That was back in the summer, months of rehab on this beautiful hawk later, and it's ready to soar again. Although the Division of Natural Resources didn't do the actual mending, it did put the hawk in the right hands.
Jim Fregonara, a biologist with the West Virginia Division of Natural Resources, says the agency plays middle man for injured raptors. "The general public will call us and say they have seen an injured raptor, hawk, eagle or owl, and we'll either go out there and catch the bird, or sometimes folks have these injured birds and they'll give them to us and we'll give them to the folks who have more experience in fixing birds."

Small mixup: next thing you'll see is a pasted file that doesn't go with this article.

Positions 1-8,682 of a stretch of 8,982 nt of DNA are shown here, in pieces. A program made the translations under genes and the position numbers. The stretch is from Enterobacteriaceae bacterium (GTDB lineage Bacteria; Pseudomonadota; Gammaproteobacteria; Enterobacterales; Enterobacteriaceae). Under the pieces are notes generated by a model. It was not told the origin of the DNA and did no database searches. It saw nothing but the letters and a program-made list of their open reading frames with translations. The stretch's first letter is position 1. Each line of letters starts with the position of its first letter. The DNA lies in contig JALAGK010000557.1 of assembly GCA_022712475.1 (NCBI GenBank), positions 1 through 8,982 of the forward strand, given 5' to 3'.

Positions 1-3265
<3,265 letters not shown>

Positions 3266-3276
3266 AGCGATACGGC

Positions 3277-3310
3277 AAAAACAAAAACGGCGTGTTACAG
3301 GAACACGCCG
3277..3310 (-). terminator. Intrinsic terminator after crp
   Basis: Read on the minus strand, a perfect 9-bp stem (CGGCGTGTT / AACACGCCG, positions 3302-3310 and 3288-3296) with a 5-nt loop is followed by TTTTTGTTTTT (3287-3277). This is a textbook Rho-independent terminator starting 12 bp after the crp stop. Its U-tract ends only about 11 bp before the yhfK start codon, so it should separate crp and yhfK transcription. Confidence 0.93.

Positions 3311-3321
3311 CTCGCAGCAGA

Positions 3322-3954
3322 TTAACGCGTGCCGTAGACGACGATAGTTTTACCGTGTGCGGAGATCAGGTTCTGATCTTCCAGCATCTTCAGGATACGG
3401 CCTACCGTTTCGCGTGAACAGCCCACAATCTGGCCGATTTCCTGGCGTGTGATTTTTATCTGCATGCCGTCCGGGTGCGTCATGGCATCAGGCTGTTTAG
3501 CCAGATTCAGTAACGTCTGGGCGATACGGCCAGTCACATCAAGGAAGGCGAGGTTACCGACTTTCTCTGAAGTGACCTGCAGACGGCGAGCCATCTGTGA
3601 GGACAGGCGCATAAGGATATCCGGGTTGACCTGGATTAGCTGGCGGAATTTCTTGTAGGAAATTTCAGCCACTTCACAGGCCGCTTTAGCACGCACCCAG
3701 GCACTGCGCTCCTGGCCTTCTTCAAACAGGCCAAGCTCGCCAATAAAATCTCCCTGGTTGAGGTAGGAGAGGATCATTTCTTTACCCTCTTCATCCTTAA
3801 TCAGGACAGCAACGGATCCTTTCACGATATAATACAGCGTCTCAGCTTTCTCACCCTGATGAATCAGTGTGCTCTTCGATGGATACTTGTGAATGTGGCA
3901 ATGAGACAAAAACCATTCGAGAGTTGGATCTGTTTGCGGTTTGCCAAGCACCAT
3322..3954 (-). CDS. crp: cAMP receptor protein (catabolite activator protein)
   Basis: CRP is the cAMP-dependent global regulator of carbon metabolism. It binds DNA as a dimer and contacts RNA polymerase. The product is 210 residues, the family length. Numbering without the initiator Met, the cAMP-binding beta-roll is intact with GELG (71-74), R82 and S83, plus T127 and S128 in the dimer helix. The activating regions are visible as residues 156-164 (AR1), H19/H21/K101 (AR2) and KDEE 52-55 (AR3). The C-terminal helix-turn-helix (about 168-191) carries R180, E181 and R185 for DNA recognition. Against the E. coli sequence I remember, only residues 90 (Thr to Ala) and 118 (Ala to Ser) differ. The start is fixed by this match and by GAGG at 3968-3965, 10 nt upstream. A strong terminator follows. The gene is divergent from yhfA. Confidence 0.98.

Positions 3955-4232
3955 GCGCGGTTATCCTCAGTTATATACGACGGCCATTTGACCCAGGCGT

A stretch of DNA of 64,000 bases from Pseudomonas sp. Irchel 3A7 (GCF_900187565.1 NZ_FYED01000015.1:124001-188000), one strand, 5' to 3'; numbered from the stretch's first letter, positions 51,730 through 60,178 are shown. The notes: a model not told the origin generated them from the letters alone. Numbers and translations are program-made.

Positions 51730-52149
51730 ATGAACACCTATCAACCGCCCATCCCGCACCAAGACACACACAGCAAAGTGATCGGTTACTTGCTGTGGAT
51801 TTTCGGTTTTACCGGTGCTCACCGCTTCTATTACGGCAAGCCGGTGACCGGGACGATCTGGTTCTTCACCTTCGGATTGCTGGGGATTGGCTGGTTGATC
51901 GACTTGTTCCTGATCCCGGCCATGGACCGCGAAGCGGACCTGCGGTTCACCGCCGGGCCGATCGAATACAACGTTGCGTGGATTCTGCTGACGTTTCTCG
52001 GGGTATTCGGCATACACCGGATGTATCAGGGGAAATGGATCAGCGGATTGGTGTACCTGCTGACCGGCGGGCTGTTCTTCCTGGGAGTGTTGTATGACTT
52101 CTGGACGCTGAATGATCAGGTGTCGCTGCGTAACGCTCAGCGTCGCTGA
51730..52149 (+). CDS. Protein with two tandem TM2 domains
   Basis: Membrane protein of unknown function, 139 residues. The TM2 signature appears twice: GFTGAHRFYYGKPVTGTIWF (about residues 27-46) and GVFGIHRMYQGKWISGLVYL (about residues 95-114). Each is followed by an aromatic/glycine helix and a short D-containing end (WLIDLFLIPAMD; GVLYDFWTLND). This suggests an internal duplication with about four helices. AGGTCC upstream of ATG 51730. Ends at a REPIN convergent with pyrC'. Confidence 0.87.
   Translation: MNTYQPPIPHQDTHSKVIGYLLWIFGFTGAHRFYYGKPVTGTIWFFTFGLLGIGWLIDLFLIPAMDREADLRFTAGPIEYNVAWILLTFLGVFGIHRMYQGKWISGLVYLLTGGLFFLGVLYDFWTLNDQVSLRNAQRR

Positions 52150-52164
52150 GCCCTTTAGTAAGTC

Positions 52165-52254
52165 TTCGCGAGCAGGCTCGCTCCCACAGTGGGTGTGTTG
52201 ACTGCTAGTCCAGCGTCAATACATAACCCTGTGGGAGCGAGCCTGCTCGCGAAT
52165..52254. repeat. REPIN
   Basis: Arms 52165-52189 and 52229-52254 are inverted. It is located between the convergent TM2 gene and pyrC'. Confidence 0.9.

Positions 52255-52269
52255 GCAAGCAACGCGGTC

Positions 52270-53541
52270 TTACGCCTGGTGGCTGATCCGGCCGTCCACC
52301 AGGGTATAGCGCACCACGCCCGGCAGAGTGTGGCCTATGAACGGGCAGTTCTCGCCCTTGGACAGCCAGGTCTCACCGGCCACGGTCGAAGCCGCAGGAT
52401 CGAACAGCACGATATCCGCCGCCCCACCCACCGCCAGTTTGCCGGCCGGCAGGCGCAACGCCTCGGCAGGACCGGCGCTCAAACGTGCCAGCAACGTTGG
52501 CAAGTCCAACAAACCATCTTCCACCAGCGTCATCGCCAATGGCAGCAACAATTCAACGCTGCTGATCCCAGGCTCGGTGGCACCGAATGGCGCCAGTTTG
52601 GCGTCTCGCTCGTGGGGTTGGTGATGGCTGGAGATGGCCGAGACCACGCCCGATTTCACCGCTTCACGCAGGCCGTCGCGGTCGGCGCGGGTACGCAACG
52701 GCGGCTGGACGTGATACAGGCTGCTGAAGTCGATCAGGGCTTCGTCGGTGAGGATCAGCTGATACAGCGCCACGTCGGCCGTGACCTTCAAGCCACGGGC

In most cases, that's the West Virginia Raptor Rehabilitation Center near Morgantown. That's where this beauty wound up.
Jo Santiago, of Flying Higher L.L.C., knows red tailed hawks very well. "Barbara, it's a very different bird than the one you picked up. Red tails are the most common hawks we have in North America. They are adaptable to all kinds of places, they are a very intelligent bird and love to soar in an open area, that's their preferred hunting area, they are big chested, broad winged, with a big fan tail."
And they have a lot of big fans too, people who care enough to drive hours out of their way to save a life.
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